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Injury Description

The posterior cruciate ligament (or PCL) is one of the four major ligaments of the knee. It connects theposterior intercodylar area of the tibia to the medial condyle of the femur. This configuration allows the PCL to resist forces pushing the tibia posteriorly relative to the femur.

In the quadruped stifle (analogous to the human knee), based on its anatomical position, it is referred to as the caudal cruciate ligament.[1]

The PCL is an intracapsular ligament along with the anterior cruciate ligament (ACL) because it lies deep within the knee joint. They are both isolated from the fluid-filled synovial cavity, with the synovial membrane wrapped around them. The PCL gets its name by attaching to the posterior portion of the tibia.[2]

Signs and Symptoms
Pain at the time of impact which dies away afterwards. Swelling. If the swelling comes on rapidly then it could be caused by bleeding within the joint. In the later stages when the swelling has decreased there may be instability in the joint. Pain when the posterior cruciate ligament is stressed by gently bending it the wrong way (see opposite).
Causes

The posterior cruciate ligament is injured through hyperextension of the knee or bending it backwards. If you have jarred the knee, or had someone land on top of a straight leg then the posterior cruciate may be damaged. If you have injured the joint recently and there is a lot of swelling then you should see a professional immediately.

Treatment
The PCL does not heal on its own, so surgery is usually required in complete tears of the ligament. Surgery usually takes place after a few weeks, in order to allow swelling to decrease and regular motion to return to the knee. A procedure called ligament reconstruction is used to replace the torn PCL with a new ligament, which is usually a graft taken from the hamstring or Achilles tendon from a host cadaver. An arthroscope allows a complete evaluation of the entire knee joint, including the knee cap (patella), the cartilage surfaces, the meniscus, the ligaments (ACL & PCL), and the joint lining. Then, the new ligament is attached to the bone of the thigh and lower leg with screws to hold it in place.[7]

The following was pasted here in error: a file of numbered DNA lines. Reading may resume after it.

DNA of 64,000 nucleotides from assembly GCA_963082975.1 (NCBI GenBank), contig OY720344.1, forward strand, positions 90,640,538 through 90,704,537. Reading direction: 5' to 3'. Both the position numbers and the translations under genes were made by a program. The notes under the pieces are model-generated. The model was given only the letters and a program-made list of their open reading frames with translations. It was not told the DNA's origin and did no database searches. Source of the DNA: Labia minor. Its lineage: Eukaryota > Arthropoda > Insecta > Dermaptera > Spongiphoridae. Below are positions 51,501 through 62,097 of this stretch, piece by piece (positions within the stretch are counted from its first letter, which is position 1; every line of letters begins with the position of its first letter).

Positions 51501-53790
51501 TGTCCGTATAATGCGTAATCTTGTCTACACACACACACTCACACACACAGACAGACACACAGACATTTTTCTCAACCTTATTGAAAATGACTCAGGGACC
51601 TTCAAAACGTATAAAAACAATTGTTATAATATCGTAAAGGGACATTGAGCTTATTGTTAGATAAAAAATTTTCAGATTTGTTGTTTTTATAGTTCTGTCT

Prevention

Regular neuromuscular training that is designed to enhance proprioception, balance, proper movement patterns and muscle strength.

References
  1. ^ Blood, Douglas C.; Studdert, Virginia P.; Gay, Clive C. (2007)., ed. "Cruciate". Saunders Comprehensive Veterinary Dictionary (3rd ed.). Elsevier. ISBN 9780702027888. http://medical-dictionary.thefreedictionary.com/caudal+(posterior)+cruciate+ligament. Retrieved September 8, 2009.
  2. ^ Saladin, K. S. 2010. Anatomy & Physiology: 5th edition. McGraw-Hill
  3. ^ Jonathan Cluett, M.D. (2003-08-05). "Injuries to the posterior cruciate ligament (PCL)". about.com. http://orthopedics.about.com/cs/kneeinjuries/a/pcl.htm. Retrieved 2006-11-11.
  4. ^ http://www.nlm.nih.gov/medlineplus/ency/article/001075.htm
  5. ^ Posterior Sag Test From The University of West Alabama, Athletic Training & Sports Medicine Center. Retrieved Feb 2011
  6. ^ Page 719 in: Cole, Brian; Miller, Mark J. (2004). Textbook of arthroscopy. Philadelphia: Saunders. ISBN 0-7216-0013-1.
  7. ^ http://www.orthspec.com/pdfs/PCL-injuries.pdf

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